Maersk Oil to Cut Up to 12% of its Global Workforce
Maersk Oil says it intends to implement workforce reductions amounting to 10% to 12% of its global workforce amid the low price of oil.
The move, announced Monday by the oil and gas unit of Danish conglomerate Maersk Group, is part of the company’s drive to reduce operating costs by 20% by the end of 2016 and follows an extensive internal review of business activities and continued low oil prices, the company said.
The impacts will see a reduction in the number of employee and contractor roles in a range of Maersk Oil business locations, as well as the company’s headquarters, the company said. It brings the total number of positions taken out of the organization during 2015 to approximately 1,250.
“These are difficult decisions for any business and my immediate concern is for the welfare of those affected directly by today’s news,” said Maersk Oil CEO Jakob Thomasen.
“We are operating in a materially changed oil price environment and have taken necessary decisions to reduce activity levels through 2015, and ensure we focus where we can see adequate returns from our most robust projects. This approach has seen us sanction mega-projects like Johan Sverdrup and Culzean during the year. We remain focused on longer term growth opportunities, which play to our technical strengths, and the continued safety of all our people and assets.”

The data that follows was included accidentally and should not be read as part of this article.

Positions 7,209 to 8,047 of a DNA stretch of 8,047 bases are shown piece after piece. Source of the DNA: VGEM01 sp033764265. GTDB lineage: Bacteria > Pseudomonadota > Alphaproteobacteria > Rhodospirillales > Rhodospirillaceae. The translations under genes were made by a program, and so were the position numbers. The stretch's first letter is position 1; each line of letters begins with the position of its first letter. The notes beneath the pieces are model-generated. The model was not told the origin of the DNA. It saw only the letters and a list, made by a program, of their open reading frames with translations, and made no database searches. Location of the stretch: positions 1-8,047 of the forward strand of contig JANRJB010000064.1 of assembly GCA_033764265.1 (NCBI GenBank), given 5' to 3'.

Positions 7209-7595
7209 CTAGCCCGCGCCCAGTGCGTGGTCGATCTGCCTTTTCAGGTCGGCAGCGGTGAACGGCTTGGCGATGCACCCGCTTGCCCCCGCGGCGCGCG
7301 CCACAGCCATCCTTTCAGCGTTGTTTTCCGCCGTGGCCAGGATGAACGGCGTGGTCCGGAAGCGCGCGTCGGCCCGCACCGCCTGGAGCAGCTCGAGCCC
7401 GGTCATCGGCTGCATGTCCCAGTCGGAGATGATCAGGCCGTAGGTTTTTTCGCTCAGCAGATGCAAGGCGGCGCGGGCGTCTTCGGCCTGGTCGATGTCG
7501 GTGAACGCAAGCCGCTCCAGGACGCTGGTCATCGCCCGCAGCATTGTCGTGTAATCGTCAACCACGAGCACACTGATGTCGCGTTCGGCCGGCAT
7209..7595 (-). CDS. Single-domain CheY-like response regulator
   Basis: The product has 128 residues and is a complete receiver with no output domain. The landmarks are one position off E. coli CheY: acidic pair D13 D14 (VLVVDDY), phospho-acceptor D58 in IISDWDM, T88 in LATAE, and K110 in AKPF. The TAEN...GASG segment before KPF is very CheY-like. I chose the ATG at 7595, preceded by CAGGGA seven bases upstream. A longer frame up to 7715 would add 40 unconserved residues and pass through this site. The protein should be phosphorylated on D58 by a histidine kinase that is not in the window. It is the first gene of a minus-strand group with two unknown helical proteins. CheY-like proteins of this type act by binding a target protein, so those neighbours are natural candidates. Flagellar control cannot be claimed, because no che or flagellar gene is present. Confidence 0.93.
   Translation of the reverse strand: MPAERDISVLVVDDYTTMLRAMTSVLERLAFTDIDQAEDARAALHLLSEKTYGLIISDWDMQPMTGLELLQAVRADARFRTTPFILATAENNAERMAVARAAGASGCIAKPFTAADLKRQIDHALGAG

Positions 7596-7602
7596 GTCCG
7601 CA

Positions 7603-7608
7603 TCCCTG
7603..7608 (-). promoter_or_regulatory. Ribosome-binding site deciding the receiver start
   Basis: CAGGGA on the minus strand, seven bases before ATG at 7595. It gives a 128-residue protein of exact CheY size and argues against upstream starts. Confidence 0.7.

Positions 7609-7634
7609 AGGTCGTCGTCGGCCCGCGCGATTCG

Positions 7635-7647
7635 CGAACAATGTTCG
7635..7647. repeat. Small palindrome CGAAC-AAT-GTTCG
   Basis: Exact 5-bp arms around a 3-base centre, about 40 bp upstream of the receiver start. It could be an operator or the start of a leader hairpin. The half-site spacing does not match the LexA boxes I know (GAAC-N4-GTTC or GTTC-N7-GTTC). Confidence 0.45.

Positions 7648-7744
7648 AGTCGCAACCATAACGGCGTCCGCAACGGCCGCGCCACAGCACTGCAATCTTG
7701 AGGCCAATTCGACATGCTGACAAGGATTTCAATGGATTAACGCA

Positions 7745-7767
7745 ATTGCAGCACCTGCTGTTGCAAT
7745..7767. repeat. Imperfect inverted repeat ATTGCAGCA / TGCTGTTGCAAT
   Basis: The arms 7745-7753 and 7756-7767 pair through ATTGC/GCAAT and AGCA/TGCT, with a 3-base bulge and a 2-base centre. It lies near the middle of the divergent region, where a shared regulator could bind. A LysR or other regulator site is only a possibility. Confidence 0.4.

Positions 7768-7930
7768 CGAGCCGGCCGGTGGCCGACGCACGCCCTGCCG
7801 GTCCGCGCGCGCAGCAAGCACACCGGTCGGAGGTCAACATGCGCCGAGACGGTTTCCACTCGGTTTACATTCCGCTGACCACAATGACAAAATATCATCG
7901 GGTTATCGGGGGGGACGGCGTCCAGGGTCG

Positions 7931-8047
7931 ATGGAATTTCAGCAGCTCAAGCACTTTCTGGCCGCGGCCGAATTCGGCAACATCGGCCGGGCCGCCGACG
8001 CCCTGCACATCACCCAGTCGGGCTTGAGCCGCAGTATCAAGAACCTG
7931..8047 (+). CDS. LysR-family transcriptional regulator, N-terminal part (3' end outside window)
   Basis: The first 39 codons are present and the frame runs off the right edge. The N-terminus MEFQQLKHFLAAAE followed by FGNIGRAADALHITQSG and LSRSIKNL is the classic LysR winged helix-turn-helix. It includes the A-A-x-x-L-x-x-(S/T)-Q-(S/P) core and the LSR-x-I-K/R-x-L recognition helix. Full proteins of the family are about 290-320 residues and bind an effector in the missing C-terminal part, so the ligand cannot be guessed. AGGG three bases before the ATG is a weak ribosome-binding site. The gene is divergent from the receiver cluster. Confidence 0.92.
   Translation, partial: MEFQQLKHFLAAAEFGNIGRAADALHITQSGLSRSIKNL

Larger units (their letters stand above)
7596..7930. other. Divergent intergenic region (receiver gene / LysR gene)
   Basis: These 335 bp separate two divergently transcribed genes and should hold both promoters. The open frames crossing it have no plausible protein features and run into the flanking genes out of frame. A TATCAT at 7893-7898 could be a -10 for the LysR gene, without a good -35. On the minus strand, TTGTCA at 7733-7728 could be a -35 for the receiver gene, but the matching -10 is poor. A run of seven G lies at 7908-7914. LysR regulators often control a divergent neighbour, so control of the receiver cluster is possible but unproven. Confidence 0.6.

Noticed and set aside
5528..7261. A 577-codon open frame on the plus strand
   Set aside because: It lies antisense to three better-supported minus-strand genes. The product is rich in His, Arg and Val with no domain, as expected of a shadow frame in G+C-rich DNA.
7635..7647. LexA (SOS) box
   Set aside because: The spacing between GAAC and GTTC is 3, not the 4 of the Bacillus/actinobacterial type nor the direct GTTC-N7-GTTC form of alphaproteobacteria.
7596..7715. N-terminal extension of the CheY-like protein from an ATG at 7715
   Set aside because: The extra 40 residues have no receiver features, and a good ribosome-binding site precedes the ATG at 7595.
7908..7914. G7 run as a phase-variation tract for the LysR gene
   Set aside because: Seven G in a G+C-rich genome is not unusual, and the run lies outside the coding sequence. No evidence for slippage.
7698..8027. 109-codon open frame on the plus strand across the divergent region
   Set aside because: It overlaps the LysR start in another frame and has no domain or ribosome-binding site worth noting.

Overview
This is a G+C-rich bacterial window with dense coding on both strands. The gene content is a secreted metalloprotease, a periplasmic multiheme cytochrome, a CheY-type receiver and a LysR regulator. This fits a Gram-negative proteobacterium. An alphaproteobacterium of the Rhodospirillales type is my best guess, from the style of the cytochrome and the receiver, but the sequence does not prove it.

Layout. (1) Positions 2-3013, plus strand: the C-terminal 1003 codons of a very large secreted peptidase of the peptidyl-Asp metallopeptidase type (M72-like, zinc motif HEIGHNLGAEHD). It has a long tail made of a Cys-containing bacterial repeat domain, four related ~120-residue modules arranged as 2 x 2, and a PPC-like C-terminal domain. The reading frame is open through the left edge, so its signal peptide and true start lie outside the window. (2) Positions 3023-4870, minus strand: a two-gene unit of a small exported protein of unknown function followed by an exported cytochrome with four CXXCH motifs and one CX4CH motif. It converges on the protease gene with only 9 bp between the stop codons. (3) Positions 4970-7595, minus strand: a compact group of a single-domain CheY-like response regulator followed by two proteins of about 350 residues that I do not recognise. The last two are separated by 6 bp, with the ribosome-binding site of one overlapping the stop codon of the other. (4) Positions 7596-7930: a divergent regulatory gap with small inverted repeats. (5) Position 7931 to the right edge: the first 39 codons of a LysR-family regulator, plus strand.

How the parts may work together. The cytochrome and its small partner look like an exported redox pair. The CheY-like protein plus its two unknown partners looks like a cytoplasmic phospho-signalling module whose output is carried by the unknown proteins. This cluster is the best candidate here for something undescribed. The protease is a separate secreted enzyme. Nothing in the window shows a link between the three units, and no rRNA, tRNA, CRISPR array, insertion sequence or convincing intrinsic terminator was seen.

“We expect the pressure to continue into 2016 and we must remain cost-focused to grow in this market. I commend our people for the improvements in our operating performance whilst we have been managing down costs across the organization,” he said.
Business Units in Qatar and Norway will implement reductions in line with the 10-12% range, with slightly lower levels in the Danish operations, in Kazakhstan and in the company’s Copenhagen headquarters, Maersk Oil said.
In the UK, Maersk Oil has already outlined plans to reduce headcount by around 220 positions as a result of the retirement of the Janice asset and changes to the offshore rotation. Meanwhile 60 roles in Angola and the United States associated with delays in the Chissonga project were announced last month. Both of those reductions are included in the numbers revealed in Monday’s announcement, the company said.
Sign up for our newsletter
Be the First
Join the 70,510 members that receive our newsletter.
Have a news tip? Let us know.